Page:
High temperature circuit architectures regrouping the thermal components of the HEV drive train are presented in the illustration below. It is possible to play on the number of pumps present in the circuit to optimize the thermal management. Solution (c), for example, uses a second pump around the heater to heat the passenger compartment in the electrical phase (no heat input from the ICE) via an immersion heater (PTC).
Figure 3 : Examples of possible graphs for thermal components - High Temperature circuits
For each functional architecture generated, the choice of sizing and control of the components characterizing the thermal system (especially pumps and radiators) allows to estimate the energy performance as well as the cost of the solution.
Simplified sizing and control is generally preferred when looking for a design solution. Simplified hydraulic pump and radiator sizing is often based on energy performance maps.
A rule-based control is commonly used to define a simplified control. In an HEV vehicle cooling system application, a rule-based control can drive the flow of coolant through the various branches of the system.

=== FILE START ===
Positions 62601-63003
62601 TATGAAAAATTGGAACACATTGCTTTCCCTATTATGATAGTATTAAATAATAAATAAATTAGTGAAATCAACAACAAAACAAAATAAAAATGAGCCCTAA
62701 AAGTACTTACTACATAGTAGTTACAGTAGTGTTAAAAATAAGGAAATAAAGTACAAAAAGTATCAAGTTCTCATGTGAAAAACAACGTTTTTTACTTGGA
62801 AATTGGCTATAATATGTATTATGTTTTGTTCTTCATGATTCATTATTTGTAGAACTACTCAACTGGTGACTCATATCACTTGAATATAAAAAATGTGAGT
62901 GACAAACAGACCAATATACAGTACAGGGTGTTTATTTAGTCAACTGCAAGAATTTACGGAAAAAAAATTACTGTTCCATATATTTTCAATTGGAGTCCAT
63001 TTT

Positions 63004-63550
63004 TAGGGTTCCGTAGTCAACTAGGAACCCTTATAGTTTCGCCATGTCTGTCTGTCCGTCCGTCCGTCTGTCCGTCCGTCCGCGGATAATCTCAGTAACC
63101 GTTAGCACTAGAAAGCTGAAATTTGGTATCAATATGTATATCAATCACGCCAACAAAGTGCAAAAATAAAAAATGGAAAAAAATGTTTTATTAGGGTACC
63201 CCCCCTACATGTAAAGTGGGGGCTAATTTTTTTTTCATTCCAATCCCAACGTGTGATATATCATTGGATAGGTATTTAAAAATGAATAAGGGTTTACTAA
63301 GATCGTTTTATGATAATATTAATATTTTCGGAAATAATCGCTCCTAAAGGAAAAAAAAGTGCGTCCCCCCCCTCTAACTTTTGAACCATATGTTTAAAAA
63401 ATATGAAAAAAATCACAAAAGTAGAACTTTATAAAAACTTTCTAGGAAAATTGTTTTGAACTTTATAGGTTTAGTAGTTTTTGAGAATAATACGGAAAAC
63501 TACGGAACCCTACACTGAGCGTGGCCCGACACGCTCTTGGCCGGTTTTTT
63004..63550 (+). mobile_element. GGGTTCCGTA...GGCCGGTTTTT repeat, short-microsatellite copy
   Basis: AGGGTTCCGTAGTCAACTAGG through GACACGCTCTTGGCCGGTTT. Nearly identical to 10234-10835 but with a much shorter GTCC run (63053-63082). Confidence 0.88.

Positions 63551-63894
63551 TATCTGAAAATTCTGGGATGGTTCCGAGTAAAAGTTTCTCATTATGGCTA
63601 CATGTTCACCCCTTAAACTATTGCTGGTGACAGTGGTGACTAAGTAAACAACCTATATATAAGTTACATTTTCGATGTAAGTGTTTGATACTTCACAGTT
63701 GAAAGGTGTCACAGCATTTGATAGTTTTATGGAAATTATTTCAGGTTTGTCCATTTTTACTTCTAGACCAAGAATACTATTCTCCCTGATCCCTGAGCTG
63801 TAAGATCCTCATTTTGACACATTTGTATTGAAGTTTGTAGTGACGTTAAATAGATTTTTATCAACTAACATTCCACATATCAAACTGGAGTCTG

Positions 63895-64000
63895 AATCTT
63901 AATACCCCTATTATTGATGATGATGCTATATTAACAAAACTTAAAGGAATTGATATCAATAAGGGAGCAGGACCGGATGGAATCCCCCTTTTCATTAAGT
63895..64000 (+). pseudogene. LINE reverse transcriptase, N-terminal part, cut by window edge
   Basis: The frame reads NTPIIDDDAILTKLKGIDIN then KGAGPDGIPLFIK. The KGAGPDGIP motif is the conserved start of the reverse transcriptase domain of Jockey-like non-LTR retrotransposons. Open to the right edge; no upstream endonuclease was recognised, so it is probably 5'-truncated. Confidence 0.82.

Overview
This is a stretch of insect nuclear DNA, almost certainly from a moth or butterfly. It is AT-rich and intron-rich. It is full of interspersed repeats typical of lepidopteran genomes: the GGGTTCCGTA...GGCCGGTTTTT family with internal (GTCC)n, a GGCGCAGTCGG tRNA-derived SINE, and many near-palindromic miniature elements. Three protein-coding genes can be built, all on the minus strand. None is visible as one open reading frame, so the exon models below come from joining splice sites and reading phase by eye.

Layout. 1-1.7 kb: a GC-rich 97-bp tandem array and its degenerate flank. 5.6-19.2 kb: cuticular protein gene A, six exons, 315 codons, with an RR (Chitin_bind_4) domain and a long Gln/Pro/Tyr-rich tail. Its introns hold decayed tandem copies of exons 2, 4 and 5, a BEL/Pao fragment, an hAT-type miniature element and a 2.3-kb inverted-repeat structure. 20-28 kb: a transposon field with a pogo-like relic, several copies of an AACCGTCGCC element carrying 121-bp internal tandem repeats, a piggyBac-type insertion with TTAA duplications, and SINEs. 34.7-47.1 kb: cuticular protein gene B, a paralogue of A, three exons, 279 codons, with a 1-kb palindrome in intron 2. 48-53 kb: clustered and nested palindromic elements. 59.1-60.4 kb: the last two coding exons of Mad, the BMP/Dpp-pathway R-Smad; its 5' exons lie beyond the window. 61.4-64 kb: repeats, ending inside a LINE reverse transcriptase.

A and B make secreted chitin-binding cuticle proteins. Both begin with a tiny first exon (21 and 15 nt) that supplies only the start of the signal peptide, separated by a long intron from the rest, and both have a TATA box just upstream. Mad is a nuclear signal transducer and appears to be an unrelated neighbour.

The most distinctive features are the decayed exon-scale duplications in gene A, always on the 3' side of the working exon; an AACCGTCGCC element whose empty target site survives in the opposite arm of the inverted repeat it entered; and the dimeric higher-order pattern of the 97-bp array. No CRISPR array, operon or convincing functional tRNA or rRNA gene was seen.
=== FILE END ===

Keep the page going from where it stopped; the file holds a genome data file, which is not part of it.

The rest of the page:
The flow distribution can be based on thresholds defined by system state variables, such as:
battery state of charge
cabin heating demand
For example, for solution (c) different circuit configurations can be obtained depending on the cabin heating demand and the coolant temperature. The configuration c1 can meet a cabin heating demand when the coolant temperature is low (i.e. during the ICE warm-up phase). Then the configurations c2 and c3 allow to regulate the coolant temperature.
Figure 4: Examples of possible configurations for solution (c) - simplified controls for high temperature circuits
In conclusion, this section has described how Dessia's Generative Engineering method can be applied to the research and evaluation of functional architectures for HEV cooling systems. The evaluation step allows for the pre-selection of functional architectures to be retained for the rest of the design process of cooling systems for hybrid vehicles, namely the 3D architecture and the technical specifications of the components.
The search for 3D architectures consists in exploring the possibilities of placing the various components and hydraulic circuits in an allocated volume. The technical specification consists, for example, in defining the valves allowing the realization of the different circuit configurations.
Finally, the presented method can also be applied to the research of cooling systems for electric vehicles (BEV). Indeed, the large number of components to be cooled or heated (battery, DCDC, inverter, charger, electrical machines, etc.) as well as their authorized temperature range makes the design of a cooling system for a BEV very complex.
In order to make the engineering process more efficient and increase the performance of its automotive products, Renault has entered into a collaboration with the French startup Dessia Technologies to test and use its Generative Engineering software solution.